There are a lot of fun things about planning a wedding: cakes, venues, bachelor parties–but one of the less fun things is planning your marriage’s terms and conditions page. It’s easy to glance by it when its an iTunes agreement, but your own marriage you’ll want to read the fine print for. While we all like think of marriage as “till death do us part,” it’s silly to ignore that the divorce rate in the United States is roughly 50%. Sometimes planning your future together should include planning for its eventual end. Enter: the prenup. Once thought of as something to guard the treasures of mega-wealthy men against gold diggers, in 2018 prenups are more common than ever.
What is the prenuptial agreement protocol?
The short answer is that a prenuptial agreement is a legal arrangement that you and your future spouse enter into before marriage. There are no norms for prenups, but the general idea is that prenuptial arrangement will protect your assets in case you end up in divorce court. In the case of divorce, a prenup can speed up the process out of courts and save you money on lawyers and legal fees in the long run.
What kind of Assets does a prenuptial agreement protect?
The easy answer is anything. If you have a large amount of savings, you can ensure that those savings stay protected in the case of divorce. If you have property, you can ensure that you, and not your spouse, retain control when your marriage implodes.
What should my prenup say?
As every marriage is unique, there is no norm when it comes to prenups. Clauses regarding finances, property and child custody are generally a good place to start. (It doesn’t matter whose book is whose if she has the house, money, and child, right?)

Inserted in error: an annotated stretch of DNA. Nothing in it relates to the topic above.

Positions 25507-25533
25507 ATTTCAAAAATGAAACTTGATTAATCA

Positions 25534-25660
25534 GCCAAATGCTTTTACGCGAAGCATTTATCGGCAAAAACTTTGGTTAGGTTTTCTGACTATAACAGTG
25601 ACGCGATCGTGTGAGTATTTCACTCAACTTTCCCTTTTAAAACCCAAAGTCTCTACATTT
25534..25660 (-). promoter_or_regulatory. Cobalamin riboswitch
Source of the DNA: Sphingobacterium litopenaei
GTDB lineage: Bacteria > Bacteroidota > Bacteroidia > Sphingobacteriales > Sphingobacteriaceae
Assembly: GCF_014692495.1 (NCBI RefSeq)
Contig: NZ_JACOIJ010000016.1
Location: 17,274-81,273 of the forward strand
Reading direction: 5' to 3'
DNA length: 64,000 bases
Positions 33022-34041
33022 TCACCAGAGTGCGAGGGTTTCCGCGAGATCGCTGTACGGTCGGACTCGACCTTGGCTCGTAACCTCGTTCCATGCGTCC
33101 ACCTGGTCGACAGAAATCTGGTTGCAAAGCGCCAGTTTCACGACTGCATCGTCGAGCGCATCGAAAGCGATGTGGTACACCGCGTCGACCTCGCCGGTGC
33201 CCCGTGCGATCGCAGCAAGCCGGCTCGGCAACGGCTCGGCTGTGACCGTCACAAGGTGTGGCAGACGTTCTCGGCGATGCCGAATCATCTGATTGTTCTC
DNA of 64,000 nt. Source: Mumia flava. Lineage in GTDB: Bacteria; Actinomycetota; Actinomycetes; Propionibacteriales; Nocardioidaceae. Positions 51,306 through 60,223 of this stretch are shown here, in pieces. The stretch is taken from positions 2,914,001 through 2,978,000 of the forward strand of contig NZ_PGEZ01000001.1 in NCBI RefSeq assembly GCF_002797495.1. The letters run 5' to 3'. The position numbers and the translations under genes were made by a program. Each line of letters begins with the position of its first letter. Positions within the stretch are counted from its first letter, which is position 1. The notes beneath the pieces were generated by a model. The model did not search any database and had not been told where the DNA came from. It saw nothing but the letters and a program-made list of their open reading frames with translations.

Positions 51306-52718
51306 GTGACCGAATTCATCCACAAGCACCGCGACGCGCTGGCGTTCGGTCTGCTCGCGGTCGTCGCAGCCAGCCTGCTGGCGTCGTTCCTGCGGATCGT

Common additions to prenups include clauses about infidelity. Generally, this means that if the marriage ends because of cheating or being cheated on, the suffering spouse is entitled to a certain amount of money. However, most attorneys suggest only adding an infidelity clause if your spouse has a known history of infidelity–that’s because proving infidelity can be tricky and expensive in the long run.
But keep in mind, a prenup can say basically anything you want; it’s up to you. Nicole Kidman reportedly added a clause to her prenup with Keith Urban that stated if she ever caught him using illegal drugs, he would no longer be entitled to any of her money upon the end of the marriage. There are also reports of men added in a weight agreement to their prenups stating that their wives can’t gain more than a certain amount of weight. But if you’re the kind of person to add that to your prenup, maybe you shouldn’t be getting married anyway, asshole.
While it might seem like a fine idea to sneak in a little clause about how regularly you’d like to be getting in on, it’s also important to remember that too many lifestyle clauses (i.e. clauses about weight, social media use, and sex etc.) can weaken the legality of the document and may even make it null and void should it ever be challenged in a court of law.
Do I need a lawyer?